Terminating an employee is difficult and requires advance planning.
Companies typically dread even the thought of having to terminate an employee, let alone consider all the extraneous details. Terminations have been made particularly complicated by the remote work environment.
The risk of terminating an employee without planning was recently highlighted when an HR executive from Florida was reportedly charged with maliciously destroying personnel files and thousands of résumés for prospective employees after being let go by phone from her job at 1-800Accountant. The employee worked at the company six months before being terminated for poor performance.
Even though she was escorted off the premises following her termination, the former employee allegedly logged into an outside computer system used to manage job applications and then allegedly deleted 17,000 résumés. Prosecutors also claim that she left profanity-filled messages throughout the files.
Planning is everything when terminating an employee, and these are some important considerations:
- If there is even a potential or question as to whether an employee will become volatile during an in-person termination, have an armed security guard present.
The minor expense and inconvenience are well worth the peace of mind of keeping everyone safe. If the employee shows any volatility following the termination, consider maintaining the security presence for some period of time, while monitoring the former employee’s social media activity or other behaviors to evaluate threats made against the company.
Threats to sue are actually a sign that the former employee is focused on litigation and not violence, but each case is fact-specific and warrants a threat assessment.
- Before terminating a worker, employers need to determine what access the person has to information, including not just email or other electronic communications, but also internal access to servers and information such as customers, sales, documents and the like.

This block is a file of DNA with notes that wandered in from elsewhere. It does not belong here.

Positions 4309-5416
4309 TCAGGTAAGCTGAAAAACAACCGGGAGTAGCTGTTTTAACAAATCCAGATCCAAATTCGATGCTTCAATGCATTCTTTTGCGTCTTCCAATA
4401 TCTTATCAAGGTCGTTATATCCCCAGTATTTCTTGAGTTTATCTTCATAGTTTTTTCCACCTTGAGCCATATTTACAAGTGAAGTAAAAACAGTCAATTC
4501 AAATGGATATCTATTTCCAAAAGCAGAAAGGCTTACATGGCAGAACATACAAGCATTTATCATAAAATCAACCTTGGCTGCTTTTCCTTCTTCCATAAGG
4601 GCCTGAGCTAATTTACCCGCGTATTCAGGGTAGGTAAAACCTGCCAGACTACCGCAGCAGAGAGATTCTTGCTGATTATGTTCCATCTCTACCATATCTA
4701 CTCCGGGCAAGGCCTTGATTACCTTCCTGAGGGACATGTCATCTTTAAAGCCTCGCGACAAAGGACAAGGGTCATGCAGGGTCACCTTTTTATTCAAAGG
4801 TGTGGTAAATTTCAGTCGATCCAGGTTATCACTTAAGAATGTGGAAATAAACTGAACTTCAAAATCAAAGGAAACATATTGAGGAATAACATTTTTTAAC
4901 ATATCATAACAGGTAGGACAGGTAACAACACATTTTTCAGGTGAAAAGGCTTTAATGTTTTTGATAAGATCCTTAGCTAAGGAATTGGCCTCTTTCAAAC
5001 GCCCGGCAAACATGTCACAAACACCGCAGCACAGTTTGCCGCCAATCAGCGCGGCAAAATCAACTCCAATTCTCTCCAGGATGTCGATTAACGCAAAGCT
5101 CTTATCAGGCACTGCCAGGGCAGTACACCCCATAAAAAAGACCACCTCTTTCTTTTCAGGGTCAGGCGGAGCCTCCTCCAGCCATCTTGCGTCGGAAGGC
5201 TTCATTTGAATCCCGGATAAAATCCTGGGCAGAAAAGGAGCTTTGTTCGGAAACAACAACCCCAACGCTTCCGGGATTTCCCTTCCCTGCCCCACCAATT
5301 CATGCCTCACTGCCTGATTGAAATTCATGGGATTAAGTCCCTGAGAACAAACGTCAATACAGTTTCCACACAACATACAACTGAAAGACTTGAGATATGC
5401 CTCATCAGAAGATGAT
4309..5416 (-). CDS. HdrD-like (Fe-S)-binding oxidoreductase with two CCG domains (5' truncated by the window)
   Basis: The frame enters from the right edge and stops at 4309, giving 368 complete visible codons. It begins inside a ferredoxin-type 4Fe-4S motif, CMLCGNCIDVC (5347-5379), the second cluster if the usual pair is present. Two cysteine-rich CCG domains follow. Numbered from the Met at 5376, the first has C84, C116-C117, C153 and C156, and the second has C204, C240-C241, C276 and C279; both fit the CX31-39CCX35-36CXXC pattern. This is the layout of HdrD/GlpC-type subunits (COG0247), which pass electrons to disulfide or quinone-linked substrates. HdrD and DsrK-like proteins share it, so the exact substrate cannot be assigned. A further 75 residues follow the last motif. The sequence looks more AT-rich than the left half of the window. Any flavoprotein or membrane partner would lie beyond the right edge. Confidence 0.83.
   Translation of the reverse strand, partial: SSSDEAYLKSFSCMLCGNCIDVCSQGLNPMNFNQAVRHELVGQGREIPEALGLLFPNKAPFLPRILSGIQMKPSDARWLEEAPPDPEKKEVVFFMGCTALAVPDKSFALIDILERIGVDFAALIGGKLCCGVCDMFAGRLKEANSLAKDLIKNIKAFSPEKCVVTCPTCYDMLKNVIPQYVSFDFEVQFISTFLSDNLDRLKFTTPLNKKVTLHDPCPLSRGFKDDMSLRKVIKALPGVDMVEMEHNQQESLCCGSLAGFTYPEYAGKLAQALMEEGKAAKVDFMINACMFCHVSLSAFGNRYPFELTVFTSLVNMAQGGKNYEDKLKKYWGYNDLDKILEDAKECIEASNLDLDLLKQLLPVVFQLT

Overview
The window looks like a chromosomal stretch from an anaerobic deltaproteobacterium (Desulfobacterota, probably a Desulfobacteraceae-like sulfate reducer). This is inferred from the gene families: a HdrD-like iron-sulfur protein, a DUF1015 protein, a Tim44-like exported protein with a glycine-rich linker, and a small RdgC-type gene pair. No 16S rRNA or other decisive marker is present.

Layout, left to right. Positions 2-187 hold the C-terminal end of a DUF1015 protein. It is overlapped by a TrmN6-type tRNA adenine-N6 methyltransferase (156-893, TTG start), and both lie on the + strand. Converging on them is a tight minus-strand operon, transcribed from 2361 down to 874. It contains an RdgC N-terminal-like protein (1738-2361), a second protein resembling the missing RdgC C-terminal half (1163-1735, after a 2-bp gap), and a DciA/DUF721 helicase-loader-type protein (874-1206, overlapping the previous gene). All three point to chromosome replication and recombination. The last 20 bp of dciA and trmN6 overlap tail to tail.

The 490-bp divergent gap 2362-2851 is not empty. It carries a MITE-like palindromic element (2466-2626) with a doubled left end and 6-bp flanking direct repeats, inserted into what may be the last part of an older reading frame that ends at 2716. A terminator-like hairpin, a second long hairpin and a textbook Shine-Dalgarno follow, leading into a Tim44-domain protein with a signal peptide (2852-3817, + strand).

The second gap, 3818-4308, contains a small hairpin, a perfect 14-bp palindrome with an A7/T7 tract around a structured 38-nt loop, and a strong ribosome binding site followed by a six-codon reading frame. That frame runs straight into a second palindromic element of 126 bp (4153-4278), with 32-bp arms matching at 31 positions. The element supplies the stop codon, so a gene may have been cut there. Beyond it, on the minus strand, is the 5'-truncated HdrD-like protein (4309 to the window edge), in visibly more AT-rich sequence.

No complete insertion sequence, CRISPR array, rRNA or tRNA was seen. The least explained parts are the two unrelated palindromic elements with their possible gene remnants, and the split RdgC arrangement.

Businesses also should consider whether the employee has access to external sites, such as the company’s social media, vendor sites, job sites, third-party software and the like.
Before terminating an employee, companies need to disable any access to information or electronic communications.
It is crucial that companies properly disable this access before the person is terminated. This can be a tricky nuance because the timing is key, and employers don’t want to disable the access before the termination because this could trigger a notice to the worker that termination is imminent.
In a perfect situation, the access is removed during the termination discussion, but if that isn’t possible, before the discussion but not after.
It takes seconds for a disgruntled employee to wreak havoc on the company’s social media or electronic communications or information. Employers should also consider whether the employee has physical keys or other ways to access the premises or parking.
- Assuming your information is secure, the actual equipment should be low priority.
In Virginia, you can sue the former worker for the failure to return equipment, but you cannot reduce funds from a final paycheck for equipment that is not returned.
In a perfect scenario, the keys, credit card, cellphone, computer and other equipment and company property are collected at the time of termination. However, with remote work this has been made more complicated.
- If you suspect the employee will attempt to disparage the company publicly, you should plan your response.
Having a response team ready may reduce the rapid spread of disparaging information. If the former employee violates the law, to include defamation or revealing confidential or proprietary information, employers should have lawyers on hand to send a cease and desist, or even to file litigation.
In the 1-800Accountant case, the company apparently tapped into law enforcement.
- No matter what an employee has done, the employee should always be treated with respect in any termination.
Be honest about why the employee is being terminated, and make the meeting short and direct. The interaction is not a debate.
Terminations are difficult for everyone, and taking the high road by being respectful to a person being terminated may diminish the potential negative after-effects.